Statement by Free Software Foundation Europe (FSFE)
PERMANENT COMMITTEE ON COOPERATION FOR DEVELOPMENT RELATED TO INTELLECTUAL PROPERTY (PCIPD) (Geneva, 14-15 April 2005)
on behalf of the Free Software Foundation Europe I congratulate you and your co-chair on the trust placed in you for this fourth PCIPD session. Our organisation is a globally active centre of expertise for Free Software with a European focus, and our intervention will deal with the digital development activities referred to in document number PCIPD/4/2 prepared by the bureau.
Information and Communication Technologies (ICTs) are described in the document both as tools for administration systems and as the object of technology transfer. Furthermore ICTs impact upon other areas of interest to WIPO, in particular copyright, and Free Software can contribute positively to all of these.
Free Software is defined by the freedom of unlimited use for any purpose, the freedom to study, the freedom to modify and the freedom to distribute. In this context we would like to refer to the Declaration of Principles and the Plan of Action adopted by all UN Member States during the December 2003 World Summit on the Information Society.
As -- amongst others -- paragraph 23 o) of the Plan of Action states, a variety of software models such as proprietary and Free Software should be promoted. This impacts on paragraph 12 and 34 of PCIPD/4/2, but also paragraphs 48 and 49 need to be seen in the light of this decision by the Member States.
It is crucial that WIPO programmes do not de-jure or de-facto mandate any of these activities in favour of proprietary software. All such activities should be equally and fully available with Free Software.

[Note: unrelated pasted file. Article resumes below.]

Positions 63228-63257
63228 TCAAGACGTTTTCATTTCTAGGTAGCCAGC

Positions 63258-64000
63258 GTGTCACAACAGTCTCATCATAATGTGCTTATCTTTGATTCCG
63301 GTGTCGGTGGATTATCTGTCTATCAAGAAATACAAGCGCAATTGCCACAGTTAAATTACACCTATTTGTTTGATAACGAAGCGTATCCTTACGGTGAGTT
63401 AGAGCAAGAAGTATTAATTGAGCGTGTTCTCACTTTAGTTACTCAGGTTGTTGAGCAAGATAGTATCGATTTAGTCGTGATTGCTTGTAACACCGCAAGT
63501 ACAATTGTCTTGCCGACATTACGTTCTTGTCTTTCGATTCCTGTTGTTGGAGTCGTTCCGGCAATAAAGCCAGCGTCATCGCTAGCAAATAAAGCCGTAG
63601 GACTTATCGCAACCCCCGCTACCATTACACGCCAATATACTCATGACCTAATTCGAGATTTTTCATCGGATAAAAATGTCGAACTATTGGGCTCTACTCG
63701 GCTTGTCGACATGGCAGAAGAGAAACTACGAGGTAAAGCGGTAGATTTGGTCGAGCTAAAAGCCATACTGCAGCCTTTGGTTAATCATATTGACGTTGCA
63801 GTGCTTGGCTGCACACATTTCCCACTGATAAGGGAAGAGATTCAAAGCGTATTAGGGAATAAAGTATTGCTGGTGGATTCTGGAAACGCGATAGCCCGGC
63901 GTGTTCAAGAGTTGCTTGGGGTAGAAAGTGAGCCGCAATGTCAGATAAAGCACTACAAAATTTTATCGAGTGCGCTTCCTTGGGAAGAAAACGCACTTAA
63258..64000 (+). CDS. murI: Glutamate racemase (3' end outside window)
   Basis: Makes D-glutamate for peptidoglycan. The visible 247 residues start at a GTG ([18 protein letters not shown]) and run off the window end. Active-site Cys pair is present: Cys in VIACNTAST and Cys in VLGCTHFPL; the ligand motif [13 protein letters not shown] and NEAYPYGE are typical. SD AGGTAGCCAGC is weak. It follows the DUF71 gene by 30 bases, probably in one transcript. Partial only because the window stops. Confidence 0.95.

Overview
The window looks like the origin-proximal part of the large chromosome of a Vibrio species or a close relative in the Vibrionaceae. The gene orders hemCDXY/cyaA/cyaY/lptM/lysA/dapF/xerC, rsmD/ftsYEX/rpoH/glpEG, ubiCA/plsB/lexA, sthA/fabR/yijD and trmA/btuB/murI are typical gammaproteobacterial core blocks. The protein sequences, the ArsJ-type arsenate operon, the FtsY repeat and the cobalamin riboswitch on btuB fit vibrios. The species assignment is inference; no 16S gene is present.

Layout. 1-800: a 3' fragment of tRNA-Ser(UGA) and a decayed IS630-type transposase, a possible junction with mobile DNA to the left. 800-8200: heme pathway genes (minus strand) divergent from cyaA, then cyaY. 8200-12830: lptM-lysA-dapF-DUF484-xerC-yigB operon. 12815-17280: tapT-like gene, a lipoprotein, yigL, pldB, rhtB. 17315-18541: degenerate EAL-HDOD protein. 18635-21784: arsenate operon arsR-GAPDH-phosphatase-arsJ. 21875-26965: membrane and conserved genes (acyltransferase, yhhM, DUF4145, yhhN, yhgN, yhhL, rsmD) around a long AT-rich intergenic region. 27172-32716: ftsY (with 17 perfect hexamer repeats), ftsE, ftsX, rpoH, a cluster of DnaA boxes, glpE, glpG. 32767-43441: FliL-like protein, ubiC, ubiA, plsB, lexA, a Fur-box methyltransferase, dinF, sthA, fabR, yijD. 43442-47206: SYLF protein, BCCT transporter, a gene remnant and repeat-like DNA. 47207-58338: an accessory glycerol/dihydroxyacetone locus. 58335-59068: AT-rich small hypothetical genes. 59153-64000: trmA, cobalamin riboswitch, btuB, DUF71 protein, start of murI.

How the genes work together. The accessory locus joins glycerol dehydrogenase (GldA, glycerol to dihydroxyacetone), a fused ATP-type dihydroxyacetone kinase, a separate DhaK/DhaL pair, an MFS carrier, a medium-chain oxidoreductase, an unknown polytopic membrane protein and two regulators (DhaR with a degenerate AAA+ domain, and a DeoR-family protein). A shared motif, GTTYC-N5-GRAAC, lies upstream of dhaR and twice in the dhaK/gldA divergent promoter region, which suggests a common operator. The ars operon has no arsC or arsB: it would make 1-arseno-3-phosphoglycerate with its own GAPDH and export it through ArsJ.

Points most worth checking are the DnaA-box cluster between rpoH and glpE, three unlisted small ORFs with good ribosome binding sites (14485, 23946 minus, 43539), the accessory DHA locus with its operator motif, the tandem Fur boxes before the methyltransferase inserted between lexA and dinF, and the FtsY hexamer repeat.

regarding technology transfer and the bridging of the digital divide, the potential of Free Software should be taken into account by the measures listed in section II of the document.
As alluded to by the ``knowledge economy'' reference in paragraph 14, Information and Communication Technologies can be a powerful tool to enable industrial growth. The sustainability of such growth is to a very high degree a function of the control over such ICT infrastructures.
The model of proprietary software is based on absolute and permanent control by the proprietor. On the other hand,the model of Free Software, based on the creative use of copyright, offers freedom for political and commercial activity, giving each Member State flexibility and control over their ICT infrastructure.
The region of Extremadura in Spain is a good example how a primarily agricultural economy can rapidly evolve into a digitally networked high-skill region fostering high economic development through commercial Free Software clusters.
Adding training and competency in Free Software to WIPO's development related programmes will greatly increase their impact and open up an entire new area of knowledge based economic development.
Thank you, Mr. Chairman.